Andrew predicts health data will evolve quickly like Plaid enabled the fintech world. Connecting your bank info to a mortgage application was intuitive, but health players akin to the Robinhoods, Coinbases, and Vanguards of the fintech world will start to appear.
Go at fundraising with a well-thought-out plan, don’t let the process drag out.
Make it explicit what dates you’ll be raising within and have your intros occur early. Andrew shares that Zoom pitches have made more pitches per day possible, which, while exhausting, expedites the fundraising process.
Andrew emphasizes putting in the effort upfront to avoid a long fundraising process. “When you drag a fundraising process out, you’re not doing what matters most: talking to prospective users and being engaged in what you’re building.”
Don’t get sidetracked on the no’s— take that feedback, iterate through your process, and update your pitch if necessary. Andrew shares that it’s a more active process than people think and takes more than just a good idea to achieve.
“You don’t want to sell your product to someone who’s not going to be helpful to you, especially early… Capital is probably the least helpful thing a good investor provides you.”
Pick investors who have the right expertise, not only in your field but in adjacent fields. In the case of Flexpa, Andrew encountered many people who weren’t up to speed on the new patient access rules and the Cures Act. He met investors who weren’t caught up on how the regulatory landscape had changed, which helped them weed out people who might not have been a great fit for the team.
“I think many founders think of when you hear a no, it's bad for you, but I like it. It means that that person's like they disqualified themselves from jumping in and being part of what we're building. That also doesn't mean they might not be a great fit for a future round when they get up to speed on the space and start seeing traction.”
The way Andrew and his co-founders thought of investors is that they wanted to have the right mix of folks with health tech backgrounds and fintech, given the similar disruptions within both fields. Andrew shares that he thinks he could have saved more space for angels.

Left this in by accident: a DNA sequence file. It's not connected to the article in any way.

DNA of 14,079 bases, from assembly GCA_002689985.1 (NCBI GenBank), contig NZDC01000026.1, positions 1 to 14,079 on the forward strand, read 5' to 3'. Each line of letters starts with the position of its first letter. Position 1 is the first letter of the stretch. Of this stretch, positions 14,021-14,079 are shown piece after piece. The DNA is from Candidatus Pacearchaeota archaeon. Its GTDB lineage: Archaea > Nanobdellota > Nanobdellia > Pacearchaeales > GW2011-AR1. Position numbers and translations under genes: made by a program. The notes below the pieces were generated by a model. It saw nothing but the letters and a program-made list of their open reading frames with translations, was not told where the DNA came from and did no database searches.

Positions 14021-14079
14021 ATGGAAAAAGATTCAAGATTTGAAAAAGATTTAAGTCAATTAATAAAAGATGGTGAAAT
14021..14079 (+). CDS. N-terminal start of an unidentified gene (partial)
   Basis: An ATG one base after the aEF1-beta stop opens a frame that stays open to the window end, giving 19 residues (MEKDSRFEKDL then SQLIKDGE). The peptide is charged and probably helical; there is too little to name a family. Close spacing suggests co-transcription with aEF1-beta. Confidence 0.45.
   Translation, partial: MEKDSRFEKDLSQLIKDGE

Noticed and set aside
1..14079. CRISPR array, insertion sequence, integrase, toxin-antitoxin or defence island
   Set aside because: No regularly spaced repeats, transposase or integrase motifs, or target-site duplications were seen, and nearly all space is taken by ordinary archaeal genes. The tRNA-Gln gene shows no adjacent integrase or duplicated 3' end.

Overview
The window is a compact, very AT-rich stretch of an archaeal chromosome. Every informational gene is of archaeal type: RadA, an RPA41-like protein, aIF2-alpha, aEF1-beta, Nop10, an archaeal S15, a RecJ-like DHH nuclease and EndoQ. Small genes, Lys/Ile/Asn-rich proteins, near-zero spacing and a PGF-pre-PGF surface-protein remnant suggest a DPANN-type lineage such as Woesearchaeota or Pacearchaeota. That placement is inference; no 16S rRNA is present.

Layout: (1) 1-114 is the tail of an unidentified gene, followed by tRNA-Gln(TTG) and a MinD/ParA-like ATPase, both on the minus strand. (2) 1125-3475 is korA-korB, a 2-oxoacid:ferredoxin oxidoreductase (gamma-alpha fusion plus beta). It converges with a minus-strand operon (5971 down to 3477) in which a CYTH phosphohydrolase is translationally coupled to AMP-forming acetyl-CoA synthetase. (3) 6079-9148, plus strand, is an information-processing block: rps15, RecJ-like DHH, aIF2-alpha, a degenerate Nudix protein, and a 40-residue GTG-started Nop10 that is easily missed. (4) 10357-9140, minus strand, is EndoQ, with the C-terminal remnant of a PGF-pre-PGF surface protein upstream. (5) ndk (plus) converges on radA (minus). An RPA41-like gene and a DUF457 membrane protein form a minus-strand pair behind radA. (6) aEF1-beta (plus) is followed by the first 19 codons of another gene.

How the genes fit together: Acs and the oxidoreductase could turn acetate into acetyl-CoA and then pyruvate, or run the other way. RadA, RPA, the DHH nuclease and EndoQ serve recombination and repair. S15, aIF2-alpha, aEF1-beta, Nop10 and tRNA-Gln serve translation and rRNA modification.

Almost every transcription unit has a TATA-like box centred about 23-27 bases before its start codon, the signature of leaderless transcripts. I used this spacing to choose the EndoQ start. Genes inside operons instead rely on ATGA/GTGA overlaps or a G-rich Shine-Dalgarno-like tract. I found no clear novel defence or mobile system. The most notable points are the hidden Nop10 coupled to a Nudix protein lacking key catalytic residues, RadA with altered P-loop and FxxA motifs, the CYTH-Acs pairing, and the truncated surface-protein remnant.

“Try to save for really awesome angel operators, because oftentimes they’ll help you with the day-to-day grind of what you’re doing.”
Lab data: the next frontier for health data access
Lab data is one arena where APIs don’t have a straightforward approach to get that information given LabCorp and then smaller regional entities all use their own software. Opening more and more subsets of data will build the rails for health tech and digital health at large. Andrew is excited about what people build on top of those rails: better-personalized care, better plan selection:
“A world where we’re going to have more decisions and more personalization.”
Another vertical Andrew’s interested in is products that loop and connect all these APIs— for example, a wearable that sends information from when you’re on a run into the EHR.
The craziness of private markets in the last year mirrored public demand.
The craziness of private markets in the last year was a mirror of public demand. Optimistically, Andrew is excited for what’s to come in health tech— the excitement in the private markets the previous year is fertilizer for scaling new health tech companies this year. He predicts more talent and deals in health tech because you can’t build anything without capital.
“At the end of the day, we’re all in health tech to improve overall care for individuals, which is highly motivating. If we could even improve and save a small percentage of people's lives and improve outcomes, I think it's a wonderful thing.”
Interested in learning more about Flexpa or joining their team? Learn more on their website, Twitter, and LinkedIn.